Tribute to Patricia Jennings


Northumbrian Pipers' Society



Mrs Patricia Jennings   1915-2013






Patricia is the only piper to have been a formally elected “playing member” of the Northumbrian Pipers' Society for over 80 years: her involvement with the NPS started only 15 months after the Society was formed. The election required her to play two tunes to the satisfaction of committee members; something she achieved in January 1930.

Piping was largely a solo and isolated activity in the rural areas, but Patricia had lessons from the best teachers of the day: pupils of G G Armstrong are always recognisable by their clarity of style.

In 1947, Lady Mary Trevelyan was elected as Society President and in the same year, Patricia joined the committee: one suspects that this was not a coincidence!She reckoned that there were only about 6 players left around this time, and although our research suggests about 50 is a more likely figure , we think perhaps she meant “of performance standard”.

In 1960 Patricia took her pipes to Jack Armstrong to be fettled, and also renewed her connection with Society organisation, holding the post of vice-chairman for a year. Soon afterwards she started a monthly playing group at Wallington, and although this was not formally part of the Pipers' Society events programme, most attendees were Society members. Her duets with Jack Armstrong at the Clock Tower Tea Rooms were heard by visitors from near and far: many of our members are now playing as a direct result of hearing these performances.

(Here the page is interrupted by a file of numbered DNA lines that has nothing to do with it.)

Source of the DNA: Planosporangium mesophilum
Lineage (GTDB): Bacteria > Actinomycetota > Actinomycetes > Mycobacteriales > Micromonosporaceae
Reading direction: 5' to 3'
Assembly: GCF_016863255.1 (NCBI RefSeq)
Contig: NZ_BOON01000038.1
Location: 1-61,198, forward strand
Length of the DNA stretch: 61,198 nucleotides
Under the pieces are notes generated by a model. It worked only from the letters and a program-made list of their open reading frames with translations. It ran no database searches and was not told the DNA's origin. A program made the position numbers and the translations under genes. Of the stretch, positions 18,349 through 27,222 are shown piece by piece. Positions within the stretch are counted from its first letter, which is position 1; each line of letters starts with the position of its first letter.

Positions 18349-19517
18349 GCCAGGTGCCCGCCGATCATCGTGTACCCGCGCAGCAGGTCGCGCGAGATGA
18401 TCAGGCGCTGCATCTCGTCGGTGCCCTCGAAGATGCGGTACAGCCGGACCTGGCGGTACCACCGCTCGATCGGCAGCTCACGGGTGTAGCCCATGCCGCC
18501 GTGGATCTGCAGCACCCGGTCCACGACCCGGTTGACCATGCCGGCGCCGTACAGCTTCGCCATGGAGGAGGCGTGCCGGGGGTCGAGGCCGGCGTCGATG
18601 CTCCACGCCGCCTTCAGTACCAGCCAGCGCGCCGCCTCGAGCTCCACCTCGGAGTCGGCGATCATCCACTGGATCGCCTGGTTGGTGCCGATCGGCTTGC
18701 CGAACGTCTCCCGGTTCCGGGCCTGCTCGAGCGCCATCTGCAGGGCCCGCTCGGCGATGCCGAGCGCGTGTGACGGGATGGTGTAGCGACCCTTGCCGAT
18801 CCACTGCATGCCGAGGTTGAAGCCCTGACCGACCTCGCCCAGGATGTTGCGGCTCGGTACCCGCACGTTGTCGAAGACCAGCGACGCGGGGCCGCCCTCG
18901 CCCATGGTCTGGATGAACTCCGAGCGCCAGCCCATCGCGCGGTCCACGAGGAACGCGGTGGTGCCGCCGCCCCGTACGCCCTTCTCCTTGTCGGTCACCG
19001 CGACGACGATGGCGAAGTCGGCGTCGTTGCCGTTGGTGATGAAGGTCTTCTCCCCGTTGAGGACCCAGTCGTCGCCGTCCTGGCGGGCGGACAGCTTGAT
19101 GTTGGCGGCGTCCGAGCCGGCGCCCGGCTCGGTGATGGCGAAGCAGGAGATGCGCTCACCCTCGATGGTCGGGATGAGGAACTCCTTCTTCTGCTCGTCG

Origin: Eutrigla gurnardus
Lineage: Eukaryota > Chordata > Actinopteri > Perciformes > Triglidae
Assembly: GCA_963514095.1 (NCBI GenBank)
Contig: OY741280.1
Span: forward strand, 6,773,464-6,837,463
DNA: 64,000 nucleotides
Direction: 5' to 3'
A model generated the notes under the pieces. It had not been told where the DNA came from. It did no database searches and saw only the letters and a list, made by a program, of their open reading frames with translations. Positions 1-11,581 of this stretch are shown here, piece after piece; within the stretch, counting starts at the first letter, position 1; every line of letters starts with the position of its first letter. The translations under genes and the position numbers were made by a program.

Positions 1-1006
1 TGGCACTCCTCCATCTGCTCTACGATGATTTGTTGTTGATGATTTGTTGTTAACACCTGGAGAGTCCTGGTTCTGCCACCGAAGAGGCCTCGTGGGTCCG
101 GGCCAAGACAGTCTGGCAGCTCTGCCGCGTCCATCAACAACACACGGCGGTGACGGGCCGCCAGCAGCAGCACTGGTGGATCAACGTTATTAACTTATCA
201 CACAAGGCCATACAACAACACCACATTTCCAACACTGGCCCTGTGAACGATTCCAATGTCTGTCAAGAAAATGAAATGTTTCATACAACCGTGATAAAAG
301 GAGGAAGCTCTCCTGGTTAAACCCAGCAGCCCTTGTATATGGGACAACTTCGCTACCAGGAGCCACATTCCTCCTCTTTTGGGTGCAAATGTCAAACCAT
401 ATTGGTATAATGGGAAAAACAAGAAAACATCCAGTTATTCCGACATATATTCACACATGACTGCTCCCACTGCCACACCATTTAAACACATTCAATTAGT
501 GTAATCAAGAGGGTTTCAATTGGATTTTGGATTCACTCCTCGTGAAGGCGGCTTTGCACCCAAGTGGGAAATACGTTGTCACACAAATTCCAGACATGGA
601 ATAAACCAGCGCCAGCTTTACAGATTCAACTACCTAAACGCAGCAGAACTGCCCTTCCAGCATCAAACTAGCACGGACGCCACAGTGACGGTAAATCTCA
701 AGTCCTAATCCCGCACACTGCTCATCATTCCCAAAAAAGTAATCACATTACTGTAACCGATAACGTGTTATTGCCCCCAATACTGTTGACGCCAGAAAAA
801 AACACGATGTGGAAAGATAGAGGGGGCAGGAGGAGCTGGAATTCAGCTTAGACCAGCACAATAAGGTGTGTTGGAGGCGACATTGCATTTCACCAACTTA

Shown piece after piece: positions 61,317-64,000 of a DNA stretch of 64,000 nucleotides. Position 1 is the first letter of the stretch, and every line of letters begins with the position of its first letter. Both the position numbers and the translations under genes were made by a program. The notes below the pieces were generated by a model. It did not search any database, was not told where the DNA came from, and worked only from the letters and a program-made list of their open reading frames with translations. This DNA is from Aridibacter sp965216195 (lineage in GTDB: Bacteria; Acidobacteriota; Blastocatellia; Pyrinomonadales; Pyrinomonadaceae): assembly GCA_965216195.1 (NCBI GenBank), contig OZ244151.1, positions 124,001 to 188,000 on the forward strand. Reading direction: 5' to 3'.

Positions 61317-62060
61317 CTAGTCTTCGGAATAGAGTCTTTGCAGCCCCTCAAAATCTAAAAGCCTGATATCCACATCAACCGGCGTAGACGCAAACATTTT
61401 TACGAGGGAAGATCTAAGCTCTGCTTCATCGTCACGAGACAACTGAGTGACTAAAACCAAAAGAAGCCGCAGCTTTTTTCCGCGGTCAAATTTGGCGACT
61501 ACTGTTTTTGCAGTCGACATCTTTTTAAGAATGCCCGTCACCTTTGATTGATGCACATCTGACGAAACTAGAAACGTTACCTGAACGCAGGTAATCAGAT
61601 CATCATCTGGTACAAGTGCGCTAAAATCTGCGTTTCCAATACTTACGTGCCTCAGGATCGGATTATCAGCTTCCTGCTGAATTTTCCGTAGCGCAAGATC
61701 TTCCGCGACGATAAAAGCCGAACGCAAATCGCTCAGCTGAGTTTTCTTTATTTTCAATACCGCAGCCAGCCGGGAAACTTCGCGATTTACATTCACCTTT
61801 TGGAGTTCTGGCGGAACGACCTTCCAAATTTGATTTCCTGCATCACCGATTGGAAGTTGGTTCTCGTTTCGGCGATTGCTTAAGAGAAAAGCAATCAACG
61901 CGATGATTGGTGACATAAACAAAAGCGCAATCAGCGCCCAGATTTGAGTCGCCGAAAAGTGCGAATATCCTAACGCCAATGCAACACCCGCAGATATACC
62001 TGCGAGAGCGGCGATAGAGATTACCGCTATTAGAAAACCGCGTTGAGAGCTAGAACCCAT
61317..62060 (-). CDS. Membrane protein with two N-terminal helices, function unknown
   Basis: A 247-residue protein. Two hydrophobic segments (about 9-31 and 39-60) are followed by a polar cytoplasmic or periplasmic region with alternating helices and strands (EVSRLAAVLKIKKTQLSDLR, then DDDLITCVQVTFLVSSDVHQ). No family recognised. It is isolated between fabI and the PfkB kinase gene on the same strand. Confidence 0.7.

Patricia was elected an NPS vice-president- a lifetime honour awarded for extended services to the Society– and then, in 1997, invited to become President. She accepted with a cheerful enthusiasm which belied her advancing years. She rarely missed a significant Society event, and those of us who had not known her well before, soon learnt not to leave our pipes on our chairs, and to smile when we played! The Society was invited to join the Wallington group in an afternoon of playing in the courtyard. This annual event invariably attracted large crowds and many pipers - and also suspiciously good weather: rumours that clouds were too frightened to appear over Wallington on that afternoon soon circulated.

In 2003, the NPS celebrated its 75th birthday at a concert in Morpeth and Patricia enthusiastically led the Wallington group contribution. It was only 7 years ago that increasing deafness led her to retire from the post: a hard act to follow, and an example to all our 800 members of what can be achieved by persistent enthusiasm.

We will miss her, but she will not be forgotten, the historians amongst us will see to that. To finish on a more personal note, my memory is of being shown round the Hall by Patricia – and seeing the NT staff almost coming to attention as she approached each room!

Julia Say 2013


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